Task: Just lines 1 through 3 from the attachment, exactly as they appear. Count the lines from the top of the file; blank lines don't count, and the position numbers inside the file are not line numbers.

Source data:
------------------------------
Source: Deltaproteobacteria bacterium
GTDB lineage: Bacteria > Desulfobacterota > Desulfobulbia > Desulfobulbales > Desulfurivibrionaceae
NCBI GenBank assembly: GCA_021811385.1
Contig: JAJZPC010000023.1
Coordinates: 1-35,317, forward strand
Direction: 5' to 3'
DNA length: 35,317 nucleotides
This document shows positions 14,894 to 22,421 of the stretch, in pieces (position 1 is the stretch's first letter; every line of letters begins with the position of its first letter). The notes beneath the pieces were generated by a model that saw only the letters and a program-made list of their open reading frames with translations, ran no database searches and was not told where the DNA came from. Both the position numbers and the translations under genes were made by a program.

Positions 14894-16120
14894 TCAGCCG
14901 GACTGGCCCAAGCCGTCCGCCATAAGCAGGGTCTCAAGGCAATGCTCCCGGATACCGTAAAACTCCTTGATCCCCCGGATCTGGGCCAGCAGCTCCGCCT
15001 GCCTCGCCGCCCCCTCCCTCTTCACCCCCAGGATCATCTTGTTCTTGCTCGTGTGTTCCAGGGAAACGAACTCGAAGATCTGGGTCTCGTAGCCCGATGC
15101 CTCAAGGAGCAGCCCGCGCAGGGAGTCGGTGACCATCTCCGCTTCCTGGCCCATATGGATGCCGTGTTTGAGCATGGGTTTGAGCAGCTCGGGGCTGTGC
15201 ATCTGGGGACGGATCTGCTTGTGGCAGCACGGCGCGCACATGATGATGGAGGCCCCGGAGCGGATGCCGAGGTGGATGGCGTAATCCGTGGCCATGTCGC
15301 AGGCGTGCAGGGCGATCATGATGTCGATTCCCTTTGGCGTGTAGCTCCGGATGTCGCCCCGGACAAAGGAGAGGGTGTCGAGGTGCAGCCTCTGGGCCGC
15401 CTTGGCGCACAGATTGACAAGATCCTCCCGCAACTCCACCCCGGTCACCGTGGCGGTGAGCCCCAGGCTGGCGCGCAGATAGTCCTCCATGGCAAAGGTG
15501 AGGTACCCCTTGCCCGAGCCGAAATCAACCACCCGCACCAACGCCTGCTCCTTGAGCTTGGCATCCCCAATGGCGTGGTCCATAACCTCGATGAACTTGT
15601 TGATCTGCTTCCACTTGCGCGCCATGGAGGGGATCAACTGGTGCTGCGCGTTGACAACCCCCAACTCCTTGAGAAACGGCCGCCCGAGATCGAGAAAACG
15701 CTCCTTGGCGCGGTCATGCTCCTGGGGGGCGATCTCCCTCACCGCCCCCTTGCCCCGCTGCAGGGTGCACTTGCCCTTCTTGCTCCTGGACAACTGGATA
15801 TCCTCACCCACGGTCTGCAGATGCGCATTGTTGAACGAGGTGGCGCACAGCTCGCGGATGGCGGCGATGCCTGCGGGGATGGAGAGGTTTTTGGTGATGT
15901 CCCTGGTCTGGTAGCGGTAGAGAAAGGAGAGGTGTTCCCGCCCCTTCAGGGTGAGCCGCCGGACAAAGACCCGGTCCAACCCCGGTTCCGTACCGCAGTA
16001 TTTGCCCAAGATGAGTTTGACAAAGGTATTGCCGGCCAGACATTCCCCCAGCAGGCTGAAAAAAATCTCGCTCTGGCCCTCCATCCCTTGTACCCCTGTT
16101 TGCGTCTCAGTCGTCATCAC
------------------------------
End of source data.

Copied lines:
Source: Deltaproteobacteria bacterium
GTDB lineage: Bacteria > Desulfobacterota > Desulfobulbia > Desulfobulbales > Desulfurivibrionaceae
NCBI GenBank assembly: GCA_021811385.1